FleetCheck is warning that shortages in both new vehicle supply and fleet management skills could damage the switch to electric vehicles (EVs).
Long lead times – caused by factors including Brexit, the pandemic and slow production ramp-ups in the switch to EVs – are being exacerbated due to a decrease in available expertise, claims FleetCheck’s managing director, Peter Golding.
He explained: “Shortages of vehicles are being widely reported and, for some models, manufacturers are simply unable to quote any delivery time at all, such is the production backlog. This is true for many vehicles but especially for EVs.
“What this does is create tough choices for fleets, especially those that are pushing hard for electrification. Do they hang on and wait? Do they opt instead for petrol or diesel models that are in better supply? Do they use interim measures such as medium-term rental?”
Golding says that each of these solutions has pros and cons that will be suitable for different fleets and even for different drivers.
However, he said: “Deciding which is suitable requires in-depth research and a level of expertise that many businesses simply can’t access.
“Especially, something that we are now starting to see are shortages of fleet skills in some organisations because of redundancies or furloughing among experienced staff because of the pandemic.”
Golding says that the combination of a shortage of fleet skills and long lead times will “undoubtedly” result in “poor decisions” being made.
Problems could especially emerge where fleets decided to wait until the EVs they wanted were available, he argues, with managers unaware of the costs and safety risks attached to keeping existing vehicles for longer.
“If you decide to hang onto cars and vans for what might turn out to be an extra year or more, then you could be incurring a large amount of additional cost, depending on each individual instance, whether that means replacing all four tyres or a cambelt change,” he said. “It could be much cheaper to opt for medium-term rental, for instance.”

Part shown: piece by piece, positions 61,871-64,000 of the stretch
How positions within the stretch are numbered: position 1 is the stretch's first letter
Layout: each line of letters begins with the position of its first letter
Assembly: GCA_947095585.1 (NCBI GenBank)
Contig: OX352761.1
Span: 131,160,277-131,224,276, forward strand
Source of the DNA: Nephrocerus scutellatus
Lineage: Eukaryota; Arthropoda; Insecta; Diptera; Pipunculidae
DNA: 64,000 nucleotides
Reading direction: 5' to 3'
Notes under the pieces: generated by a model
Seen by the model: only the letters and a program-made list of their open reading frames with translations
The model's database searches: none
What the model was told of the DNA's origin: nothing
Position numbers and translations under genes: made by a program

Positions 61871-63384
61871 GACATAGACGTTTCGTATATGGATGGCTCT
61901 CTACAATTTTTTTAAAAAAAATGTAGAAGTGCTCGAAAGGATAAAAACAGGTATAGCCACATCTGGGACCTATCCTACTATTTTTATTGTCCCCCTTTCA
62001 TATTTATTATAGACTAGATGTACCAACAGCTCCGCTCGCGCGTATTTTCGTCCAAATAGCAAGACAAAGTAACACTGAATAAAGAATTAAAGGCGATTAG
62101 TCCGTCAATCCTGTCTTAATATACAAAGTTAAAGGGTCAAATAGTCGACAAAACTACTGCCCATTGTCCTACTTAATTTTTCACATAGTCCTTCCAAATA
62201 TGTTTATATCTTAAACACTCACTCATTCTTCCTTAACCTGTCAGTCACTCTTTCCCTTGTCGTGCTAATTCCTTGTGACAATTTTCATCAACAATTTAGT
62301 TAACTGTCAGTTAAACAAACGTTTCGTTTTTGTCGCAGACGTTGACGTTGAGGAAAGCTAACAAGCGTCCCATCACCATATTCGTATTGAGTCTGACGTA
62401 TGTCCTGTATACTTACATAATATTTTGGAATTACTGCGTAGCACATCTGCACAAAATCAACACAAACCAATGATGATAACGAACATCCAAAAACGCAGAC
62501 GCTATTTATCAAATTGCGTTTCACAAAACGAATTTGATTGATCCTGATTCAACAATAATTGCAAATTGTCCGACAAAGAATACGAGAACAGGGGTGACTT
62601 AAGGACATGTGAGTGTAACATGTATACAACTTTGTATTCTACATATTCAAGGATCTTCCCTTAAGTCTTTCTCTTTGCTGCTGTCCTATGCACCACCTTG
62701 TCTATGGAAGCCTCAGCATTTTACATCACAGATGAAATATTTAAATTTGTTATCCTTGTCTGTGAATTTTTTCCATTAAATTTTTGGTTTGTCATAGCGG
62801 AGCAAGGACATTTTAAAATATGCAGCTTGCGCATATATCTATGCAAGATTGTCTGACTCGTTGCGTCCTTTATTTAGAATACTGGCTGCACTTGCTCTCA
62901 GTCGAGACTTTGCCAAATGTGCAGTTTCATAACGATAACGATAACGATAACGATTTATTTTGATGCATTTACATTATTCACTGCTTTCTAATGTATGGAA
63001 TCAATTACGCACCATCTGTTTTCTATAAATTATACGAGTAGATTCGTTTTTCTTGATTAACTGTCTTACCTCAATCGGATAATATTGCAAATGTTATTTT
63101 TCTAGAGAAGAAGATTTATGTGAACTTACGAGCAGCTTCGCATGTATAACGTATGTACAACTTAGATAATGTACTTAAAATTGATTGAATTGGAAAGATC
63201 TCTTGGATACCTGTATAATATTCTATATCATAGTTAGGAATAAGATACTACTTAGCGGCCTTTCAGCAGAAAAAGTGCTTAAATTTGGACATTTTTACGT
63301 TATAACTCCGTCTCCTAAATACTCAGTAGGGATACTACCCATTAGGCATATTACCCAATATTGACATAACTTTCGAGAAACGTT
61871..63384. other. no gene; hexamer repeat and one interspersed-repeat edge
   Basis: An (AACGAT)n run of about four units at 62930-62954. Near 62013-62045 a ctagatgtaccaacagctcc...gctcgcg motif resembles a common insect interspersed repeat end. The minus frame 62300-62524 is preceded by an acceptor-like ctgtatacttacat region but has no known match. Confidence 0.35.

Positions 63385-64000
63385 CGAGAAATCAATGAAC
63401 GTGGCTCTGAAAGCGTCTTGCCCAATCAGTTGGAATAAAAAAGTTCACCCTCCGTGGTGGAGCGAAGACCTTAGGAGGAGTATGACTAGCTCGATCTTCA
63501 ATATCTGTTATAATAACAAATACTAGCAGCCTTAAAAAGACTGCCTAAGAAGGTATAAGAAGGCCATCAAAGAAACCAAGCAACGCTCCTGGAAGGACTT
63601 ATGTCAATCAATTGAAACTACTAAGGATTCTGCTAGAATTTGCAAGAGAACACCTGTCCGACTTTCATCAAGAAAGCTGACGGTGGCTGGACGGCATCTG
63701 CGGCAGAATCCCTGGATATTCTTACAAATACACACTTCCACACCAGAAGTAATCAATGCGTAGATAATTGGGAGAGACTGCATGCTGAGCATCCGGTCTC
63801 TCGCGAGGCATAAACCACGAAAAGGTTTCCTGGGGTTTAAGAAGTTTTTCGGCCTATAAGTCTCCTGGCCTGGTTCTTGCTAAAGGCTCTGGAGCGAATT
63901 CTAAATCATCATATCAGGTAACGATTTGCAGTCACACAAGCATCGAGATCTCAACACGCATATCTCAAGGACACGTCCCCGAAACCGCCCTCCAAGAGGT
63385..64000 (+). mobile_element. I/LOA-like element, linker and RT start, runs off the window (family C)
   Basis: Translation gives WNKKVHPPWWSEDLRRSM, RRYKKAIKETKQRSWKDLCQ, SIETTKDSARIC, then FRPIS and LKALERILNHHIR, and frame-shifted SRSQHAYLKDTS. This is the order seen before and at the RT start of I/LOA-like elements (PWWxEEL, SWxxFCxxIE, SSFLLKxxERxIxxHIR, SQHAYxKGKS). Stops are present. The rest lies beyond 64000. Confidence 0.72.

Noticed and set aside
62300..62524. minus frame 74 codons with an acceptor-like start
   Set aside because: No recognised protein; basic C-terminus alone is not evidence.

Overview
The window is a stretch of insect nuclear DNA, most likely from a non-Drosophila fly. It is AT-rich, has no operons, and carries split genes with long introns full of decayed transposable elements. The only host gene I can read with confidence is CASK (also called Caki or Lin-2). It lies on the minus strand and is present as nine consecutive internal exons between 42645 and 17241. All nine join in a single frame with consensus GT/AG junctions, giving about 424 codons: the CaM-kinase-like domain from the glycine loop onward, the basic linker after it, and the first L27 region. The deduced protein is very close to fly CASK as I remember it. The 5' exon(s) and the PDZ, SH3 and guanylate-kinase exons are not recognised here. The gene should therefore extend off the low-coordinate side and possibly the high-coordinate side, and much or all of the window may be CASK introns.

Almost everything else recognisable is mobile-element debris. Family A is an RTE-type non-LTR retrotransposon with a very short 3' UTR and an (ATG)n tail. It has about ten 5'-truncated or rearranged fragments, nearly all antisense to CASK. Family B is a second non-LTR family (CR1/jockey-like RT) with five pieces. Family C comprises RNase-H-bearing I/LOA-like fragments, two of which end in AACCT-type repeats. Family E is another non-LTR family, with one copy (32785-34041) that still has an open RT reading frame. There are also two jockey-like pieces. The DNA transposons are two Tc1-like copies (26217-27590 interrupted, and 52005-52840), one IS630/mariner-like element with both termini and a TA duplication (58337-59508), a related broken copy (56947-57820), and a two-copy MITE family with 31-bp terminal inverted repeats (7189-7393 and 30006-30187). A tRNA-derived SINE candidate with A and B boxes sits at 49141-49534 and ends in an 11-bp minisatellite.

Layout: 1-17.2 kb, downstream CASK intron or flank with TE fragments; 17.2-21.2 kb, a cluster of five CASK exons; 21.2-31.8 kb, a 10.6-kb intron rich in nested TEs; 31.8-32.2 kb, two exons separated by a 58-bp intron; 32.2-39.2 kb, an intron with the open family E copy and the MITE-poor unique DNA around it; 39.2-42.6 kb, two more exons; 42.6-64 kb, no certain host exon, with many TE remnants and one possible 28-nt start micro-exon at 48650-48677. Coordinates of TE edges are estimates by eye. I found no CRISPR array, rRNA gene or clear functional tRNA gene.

However, Golding says that this kind of decision-making requires in-depth knowledge of maintenance profiles on quite a granular level.
“Our fear is that this expertise is becoming increasingly difficult for businesses to access as the pandemic drags on,” he said.
“All of this is true in some larger organisations but especially so in SMEs, where quite often the fleet responsibility is part of a shared role and there tends to be less of a strategic approach to vehicle acquisition.”
FleetCheck is looking at potential solutions to the skills shortage problem and Golding says that the firm will be bringing a new product to market in the first quarter of 2021.
“We want to identify new ways of providing help to fleets over key decisions, such as making the best choices when it comes to new vehicles,” he said.
“Our view is that there is likely to be deskilling in many organisations and we are looking at several options that will fill that gap.”
The Fleet News Electric Fleet Virtual Conference – March 23-24 – will provide guidance, insight and learning from industry experts and fleet decision-makers to enable businesses of all sizes to make a more rapid and smoother transition to electric.